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This 'Glorified Oven Mitt' Stops Radiator Banging

Wednesday, November 27, 2013

This story is part of our latest New Tech City podcast. Listen to the full episode here, and subscribe here.

If you're like many New Yorkers, cold weather brings your ancient cast-iron radiator to life. That means your apartment is probably too hot (or too cold) and filled with loud clanking that sounds like trolls banging on your pipes with metal hammers. 

Don't worry though. These pre-war building inconveniences don't need to last a lifetime. 

Meet Marshall Cox, founder and CEO of a New York City startup called Radiator Labs.  His company is working to solve your heating woes, dampen the noise and even reduce energy expenditures and pollution. 

Cox and his team have developed a heat-resistant radiator enclosure fitted with a small fan, temperature sensors and a ZigBee wireless radio transmitter. You place the device over your radiator, Velcro it in place, then control the temperature in the room through a web interface. 

"It's a glorified oven mitt and a fan that's controlled with pretty simple electronics," Cox said. 

The Radiator Labs system will allow users to control how much heat goes from the radiator to the room and doesn't require any special equipment in the boiler room or changes to the pipes or radiators themselves. 

According to Cox, once the interior of the enclosure heats up to 100 degrees Celsius, it will no longer accept steam.

That's where the energy savings and pollution reduction come in. The dispersed steam is redistributed to other radiators in the system. Since the boiler will have to turn on less frequently, less heating oil will be burned. 

Cox estimates the technology could save building owners between 20 and 30 percent in energy costs. 

As for the noise, Cox says the device will stop the banging and clanking sounds, but won't necessarily stop the hissing. 

The only bad news is that the Radiator Labs device is still in development, so the product is not yet on the market. 

Hosted by:

Manoush Zomorodi

Produced by:

Alex Goldmark and Daniel P. Tucker

Editors:

Charlie Herman

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Comments [6]

Noise is created by Air being trapped in the pipes. Steam is trying to get through and the hammering is caused by steam trying to push against air pockets in the system. Open your radiator valve all the way and let all of the air escape. If you continue to have noise, then you need to get your upstair and downstair neighbors do the same. Preferably at about the same time. A Saturday morning would be a good time to coordinate this. "Bleeding" the radiators at the beginning of the heating season is a good idea.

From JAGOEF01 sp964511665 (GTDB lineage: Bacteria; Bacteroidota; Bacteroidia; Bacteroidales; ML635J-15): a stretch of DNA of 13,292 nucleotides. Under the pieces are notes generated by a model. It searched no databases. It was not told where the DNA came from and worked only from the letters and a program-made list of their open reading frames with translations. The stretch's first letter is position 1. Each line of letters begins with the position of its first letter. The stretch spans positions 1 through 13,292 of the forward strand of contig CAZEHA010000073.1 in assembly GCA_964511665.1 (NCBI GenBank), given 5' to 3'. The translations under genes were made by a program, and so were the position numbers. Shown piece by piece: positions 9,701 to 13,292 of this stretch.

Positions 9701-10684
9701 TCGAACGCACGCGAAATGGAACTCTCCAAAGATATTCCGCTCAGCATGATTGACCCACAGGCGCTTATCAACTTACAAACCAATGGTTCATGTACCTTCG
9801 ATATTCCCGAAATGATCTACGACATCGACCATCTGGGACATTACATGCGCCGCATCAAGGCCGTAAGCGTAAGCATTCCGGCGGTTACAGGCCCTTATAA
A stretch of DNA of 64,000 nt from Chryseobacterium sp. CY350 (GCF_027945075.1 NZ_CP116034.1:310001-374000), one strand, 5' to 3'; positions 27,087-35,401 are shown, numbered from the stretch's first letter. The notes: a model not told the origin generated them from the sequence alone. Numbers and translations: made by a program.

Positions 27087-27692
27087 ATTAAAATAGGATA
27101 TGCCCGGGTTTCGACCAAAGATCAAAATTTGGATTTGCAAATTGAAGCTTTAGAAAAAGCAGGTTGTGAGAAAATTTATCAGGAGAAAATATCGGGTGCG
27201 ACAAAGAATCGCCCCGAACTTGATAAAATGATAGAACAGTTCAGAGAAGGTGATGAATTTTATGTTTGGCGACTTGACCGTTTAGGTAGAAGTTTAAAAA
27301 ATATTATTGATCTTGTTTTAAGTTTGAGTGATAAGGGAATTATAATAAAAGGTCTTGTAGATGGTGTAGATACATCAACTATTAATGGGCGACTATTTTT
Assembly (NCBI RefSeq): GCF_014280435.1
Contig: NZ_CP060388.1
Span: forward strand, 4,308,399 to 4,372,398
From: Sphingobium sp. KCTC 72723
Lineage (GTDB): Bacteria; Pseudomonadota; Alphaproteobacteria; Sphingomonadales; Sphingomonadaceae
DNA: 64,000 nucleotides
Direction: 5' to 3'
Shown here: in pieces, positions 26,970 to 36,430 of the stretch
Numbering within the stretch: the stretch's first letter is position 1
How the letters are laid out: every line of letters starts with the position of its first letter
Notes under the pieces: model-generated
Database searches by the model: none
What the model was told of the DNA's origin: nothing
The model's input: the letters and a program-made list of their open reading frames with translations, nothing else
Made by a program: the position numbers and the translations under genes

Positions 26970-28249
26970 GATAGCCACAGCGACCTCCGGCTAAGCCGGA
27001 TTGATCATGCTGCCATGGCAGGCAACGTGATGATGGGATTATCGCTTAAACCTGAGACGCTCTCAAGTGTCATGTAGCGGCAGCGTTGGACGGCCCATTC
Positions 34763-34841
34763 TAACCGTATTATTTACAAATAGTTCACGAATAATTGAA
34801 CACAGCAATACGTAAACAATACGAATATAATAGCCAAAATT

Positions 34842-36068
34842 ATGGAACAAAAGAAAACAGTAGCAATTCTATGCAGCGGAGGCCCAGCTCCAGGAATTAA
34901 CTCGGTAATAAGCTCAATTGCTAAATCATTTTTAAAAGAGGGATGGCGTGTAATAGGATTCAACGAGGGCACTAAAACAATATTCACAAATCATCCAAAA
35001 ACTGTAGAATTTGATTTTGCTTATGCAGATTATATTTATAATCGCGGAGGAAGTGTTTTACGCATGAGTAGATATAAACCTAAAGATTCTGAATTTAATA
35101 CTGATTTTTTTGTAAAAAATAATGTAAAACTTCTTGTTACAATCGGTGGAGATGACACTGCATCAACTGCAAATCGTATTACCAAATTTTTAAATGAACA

Jan. 08 2014 02:06 PM
CassIrurn from nyc

To fully remove the banging, you'd need the superintendent to rise from their posterior. Good luck with that. But part of that clanking and banging is from water trapped in your radiators. You can fix that by

i) being sure that the vent end - opposite the knob for the steam valve - is level or a fraction higher then the valve.
ii) never open the valve partway. It's not a thermostat. It's meant to be fully open or closed. If you crack it open a bit, steam can get in easily but water will go out more slowly. Thus, trapped water.

Post #1 is correct: if properly managed, steam heat works very well, lacking only thermostatic control in original form. But given the hassles of being a landlord in NYC, the types who will buy the buildings are not the types who will look after such details.

Nov. 29 2013 09:26 PM
Iddelz from Windsor Terrace

steam heat. clunky radiators. the butt of so many jokes. the ire of so many tenants.

one pipe steam heat was actually an elegant solution of its time; no expensive pipes or copper, nothing of value to steal, and when balanced precisely, they will operate silently (its true) with up to 85% efficiency.

unfortunately, the plumbers who installed the systems are all dead so old systems are improperly maintained, serviced and balanced and when new boilers are improperly installed, everything gets messed up. mains don't vent (banging), wet steam draws water to radiators (clunking), pressure is set too high (excessive heat) all leading to overworked and inefficient boilers.

most of the little things to fix noisy systems requires boiler access. but this product is one of the few things that can be done at the radiator. i wish the show addressed how they compare to thermostatic radiator valves, which stop steam from entering the radiators once a preset temperature is met.

Nov. 27 2013 09:22 PM
hy

this won't work if the radiator in question doesn't currently get "enough" steam

Nov. 27 2013 02:17 PM
Keira from Manhattan

The clanking and banging I hate, and this device sounds amazing, but I will always love the sweet hiss of a steam radiator whispering that warmth is on the way.

Nov. 27 2013 11:10 AM
Beth from Brooklyn

BOOOOOOO! I want it now! Said the girl with chunky knit socks on and a hoodie pulled tight, under three blankets.

Nov. 27 2013 10:09 AM

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